[ info ] NCC email configuration was last set at 2015-01-27 13:47:32.956196.

Sample Email:

Monday, January 12, 2015

Nutanix Shadow Clones


Nutanix shadow clones were introduced in NOS 3.2 to provide a quicker response for the read-only multi-reader vmdks that are accessed from multiple hosts. From NOS 3.5.5 and 4.0.2 onwards, the shadow clones feature is enabled by default.
Examples of multi-reader vmdks are - linked clone replicas in VMware view/ MCS Master image in Xendesktop.

Design Info:

Each VM comprises of vdisk/vmdks. Based on where it was powered on or accessed for the first time, the Controller VM (vdisk_controller) of that host will manage that vdisk. This provides data locality, reduced network traffic and many other benefits.

With multi-reader vmdks, multiple hosts can access (read) a vdisk. Therefore, the read requests from the multiple nodes has to be managed by that one controller VM. NFS server/vdisk controller process (stargate) is capable of handling multiple read requests from different nodes.

However, it is preferable for the stargate to be able to detect the multi-reader vmdks automatically and create “shadow” clone on-demand.

Before the shadow clone feature is enabled:

  • Master replica is owned by one cvm
  • All reads will be redirected to that cvm
  • extent cache of that cvm will be populated
  • No data localization on the remote cvm from where the read came.

After the shadow clone feature is enabled:

  • master replica will be owned by one CVM

  • When a remote linked-clone VM access the replica, the shadow clone of that replica vdisk will be created via zero-copy snapshot on-demand and will be owned by the remote CVM.
  • new reads will populate the extent cache and this extent cache will be shared by all vdisks in that cvm. Least recently used(LRU) data will be evicted from the extent cache, if needed.
  • if there is a write to the master replica, then the shadow clones are destroyed.
  • if VMs migrate to another node, either a new shadow clone is created or it will use the existing shadow clone owned by vdisk_controller(CVM) of that node.
  • Logic: if a vdisk has reads from 2 or more nodes AND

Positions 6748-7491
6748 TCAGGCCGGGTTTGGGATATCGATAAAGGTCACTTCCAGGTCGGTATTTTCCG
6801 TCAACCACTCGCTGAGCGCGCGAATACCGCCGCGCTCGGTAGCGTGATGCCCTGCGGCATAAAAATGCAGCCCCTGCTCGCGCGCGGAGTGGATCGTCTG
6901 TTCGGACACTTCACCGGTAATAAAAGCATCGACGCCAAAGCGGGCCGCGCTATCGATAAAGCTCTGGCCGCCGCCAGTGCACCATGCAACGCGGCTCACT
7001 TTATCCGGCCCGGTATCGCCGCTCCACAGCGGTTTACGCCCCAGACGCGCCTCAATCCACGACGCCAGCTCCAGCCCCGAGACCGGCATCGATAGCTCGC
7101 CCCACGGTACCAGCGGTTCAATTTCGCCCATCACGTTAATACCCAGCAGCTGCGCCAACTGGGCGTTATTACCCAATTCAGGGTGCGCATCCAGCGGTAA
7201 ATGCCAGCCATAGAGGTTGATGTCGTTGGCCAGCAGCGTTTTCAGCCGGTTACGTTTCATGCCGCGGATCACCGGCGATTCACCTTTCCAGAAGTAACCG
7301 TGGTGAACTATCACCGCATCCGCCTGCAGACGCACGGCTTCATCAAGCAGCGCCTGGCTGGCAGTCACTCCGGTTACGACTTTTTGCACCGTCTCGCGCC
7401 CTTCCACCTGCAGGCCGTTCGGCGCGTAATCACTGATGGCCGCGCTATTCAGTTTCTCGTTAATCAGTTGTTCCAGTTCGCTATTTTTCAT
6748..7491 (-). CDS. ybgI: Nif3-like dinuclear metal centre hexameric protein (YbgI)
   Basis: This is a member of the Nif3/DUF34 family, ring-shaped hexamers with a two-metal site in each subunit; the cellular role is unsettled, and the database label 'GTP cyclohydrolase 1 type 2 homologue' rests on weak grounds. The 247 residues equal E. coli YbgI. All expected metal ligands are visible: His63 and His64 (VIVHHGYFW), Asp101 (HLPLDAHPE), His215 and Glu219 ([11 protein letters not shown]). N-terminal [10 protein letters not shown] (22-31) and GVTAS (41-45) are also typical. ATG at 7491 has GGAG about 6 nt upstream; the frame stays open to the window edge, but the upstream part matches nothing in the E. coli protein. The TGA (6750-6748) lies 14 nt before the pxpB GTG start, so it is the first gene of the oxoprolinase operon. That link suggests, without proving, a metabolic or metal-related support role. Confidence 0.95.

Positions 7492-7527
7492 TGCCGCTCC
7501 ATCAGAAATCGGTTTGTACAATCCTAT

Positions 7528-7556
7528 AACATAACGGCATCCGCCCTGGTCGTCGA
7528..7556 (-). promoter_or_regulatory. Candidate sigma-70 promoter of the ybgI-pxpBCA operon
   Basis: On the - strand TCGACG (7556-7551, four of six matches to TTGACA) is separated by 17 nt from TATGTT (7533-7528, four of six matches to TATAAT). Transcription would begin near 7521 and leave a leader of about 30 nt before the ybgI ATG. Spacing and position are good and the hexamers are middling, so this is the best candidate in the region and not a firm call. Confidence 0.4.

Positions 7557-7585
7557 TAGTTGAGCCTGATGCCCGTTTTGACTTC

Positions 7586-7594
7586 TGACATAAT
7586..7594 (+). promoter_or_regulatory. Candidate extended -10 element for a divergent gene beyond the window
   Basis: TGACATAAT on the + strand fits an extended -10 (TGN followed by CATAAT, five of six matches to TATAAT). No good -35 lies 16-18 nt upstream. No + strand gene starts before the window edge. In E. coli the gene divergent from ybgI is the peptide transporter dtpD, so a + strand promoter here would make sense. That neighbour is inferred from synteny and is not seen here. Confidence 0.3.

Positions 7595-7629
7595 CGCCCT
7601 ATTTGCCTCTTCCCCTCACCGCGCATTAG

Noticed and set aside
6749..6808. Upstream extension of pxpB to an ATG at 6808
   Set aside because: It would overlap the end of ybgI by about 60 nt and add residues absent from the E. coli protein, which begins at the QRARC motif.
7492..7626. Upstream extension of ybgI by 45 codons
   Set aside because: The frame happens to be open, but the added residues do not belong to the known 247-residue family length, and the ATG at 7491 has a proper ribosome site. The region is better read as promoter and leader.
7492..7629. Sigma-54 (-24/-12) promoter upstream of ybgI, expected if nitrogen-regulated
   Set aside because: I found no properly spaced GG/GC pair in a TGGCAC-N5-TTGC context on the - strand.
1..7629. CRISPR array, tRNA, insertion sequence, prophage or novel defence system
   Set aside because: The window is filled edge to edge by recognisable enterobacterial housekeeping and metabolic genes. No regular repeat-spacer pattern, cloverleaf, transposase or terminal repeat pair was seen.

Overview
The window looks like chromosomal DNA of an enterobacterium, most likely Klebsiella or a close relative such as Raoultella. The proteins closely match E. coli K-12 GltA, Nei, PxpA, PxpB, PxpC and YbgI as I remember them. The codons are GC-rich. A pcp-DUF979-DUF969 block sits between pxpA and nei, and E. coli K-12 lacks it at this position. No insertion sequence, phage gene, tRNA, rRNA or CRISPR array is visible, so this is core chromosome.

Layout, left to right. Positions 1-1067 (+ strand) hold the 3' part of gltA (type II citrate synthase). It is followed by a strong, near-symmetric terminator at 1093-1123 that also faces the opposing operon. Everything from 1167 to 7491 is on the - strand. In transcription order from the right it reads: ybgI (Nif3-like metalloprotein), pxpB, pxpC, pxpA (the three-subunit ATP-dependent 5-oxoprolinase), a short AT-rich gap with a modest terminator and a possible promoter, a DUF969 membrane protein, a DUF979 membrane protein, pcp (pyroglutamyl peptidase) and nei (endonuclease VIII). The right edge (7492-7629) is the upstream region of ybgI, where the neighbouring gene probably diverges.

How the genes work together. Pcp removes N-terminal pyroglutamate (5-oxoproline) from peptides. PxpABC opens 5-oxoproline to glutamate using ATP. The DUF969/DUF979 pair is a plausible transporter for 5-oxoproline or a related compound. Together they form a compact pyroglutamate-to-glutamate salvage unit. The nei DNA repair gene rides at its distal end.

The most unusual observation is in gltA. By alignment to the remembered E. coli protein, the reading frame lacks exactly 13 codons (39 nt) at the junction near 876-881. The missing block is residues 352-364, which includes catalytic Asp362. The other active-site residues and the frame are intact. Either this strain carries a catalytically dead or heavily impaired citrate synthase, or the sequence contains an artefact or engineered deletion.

"no writes for 300 seconds OR number of reads exceeds 100", 
    then shadow clone is created
     This can be changed via gflags ( Note: Do not change gflags without consulting Nutanix support)

  1. to verify if the shadow clone feature is enabled

ncli cluster get-params|grep -i shadow

Shadow Clones Status      : Enabled
Other way to verify,
zeus_config_printer |grep shad
shadow_clones_enabled: true

  1. If it is disabled, enable with ncli cluster edit-params enable-shadow-clones=true
  2. If you have linked clone environment, find the master replica disk’s vdisk_id using the following command

vdisk_config_printer ( vdisk_config_printer |grep -B 12 shadow|grep -B 10 -A 3 replica)

          vdisk_id: 58810154  <<<<<<
          vdisk_name: "NFS:58810154"
          vdisk_size: 4398046511104
          container_id: 1519
          creation_time_usecs: 1406123698498177
           vdisk_creator_loc: 4
           vdisk_creator_loc: 58557595
           vdisk_creator_loc: 34032844
           nfs_file_name: "replica-4e5bf2ad-c5d2-4e9d-8a91-f7b17389872e_7-flat.vmdk"  <<<<<<
           may_be_parent: true
           shadow_read_requests: true  <<<<
  1. Verify that shadow clones are created for vdisk id 58810154. As you see, parent vdisk id is replica vdisk (58810154). shadow clone vdisks are created on the different cvms ( @10, @6 are cvm ids)
vdisk_config_printer |grep 58810154
vdisk_name: "NFS:58810154#58810154@10"
parent_vdisk_id: 58810154
vdisk_name: "NFS:58810154#58810154@6"
parent_vdisk_id: 58810154
vdisk_name: "NFS:58810154#58810154@25525172"
parent_vdisk_id: 58810154
vdisk_name: "NFS:58810154#58810154@25525291"
parent_vdisk_id: 58810154
  1. The properties of the shadow clone ( creates an Immutable shadow). Here i selected for the one on the cvm id 10.
vdisk_config_printer |grep NFS:58810154#58810154@10 -B 2 -A 12
vdisk_id: 58825863
vdisk_name: "NFS:58810154#58810154@10"
parent_vdisk_id: 58810154
vdisk_size: 4398046511104
container_id: 1519
creation_time_usecs: 1406125098160169
mutability_state: kImmutableShadow  <<<<<<<
vdisk_creator_loc: 4
vdisk_creator_loc: 58557595
vdisk_creator_loc: 34032844
nfs_file_name: "replica-4e5bf2ad-c5d2-4e9d-8a91-f7b17389872e_7-flat.vmdk"
generate_vblock_copy: true
parent_nfs_file_name_hint: "replica-4e5bf2ad-c5d2-4e9d-8a91-f7b17389872e_7-flat.vmdk"

Performance Gains:
The shadow clone will improve the bootstorm as well as the reads from a linked clone VM
Additional Info with regards to performance gains:
Andre’s Blog - http://myvirtualcloud.net/?p=5979
Kees Baggerman's Blog - AppVolume Performance improvements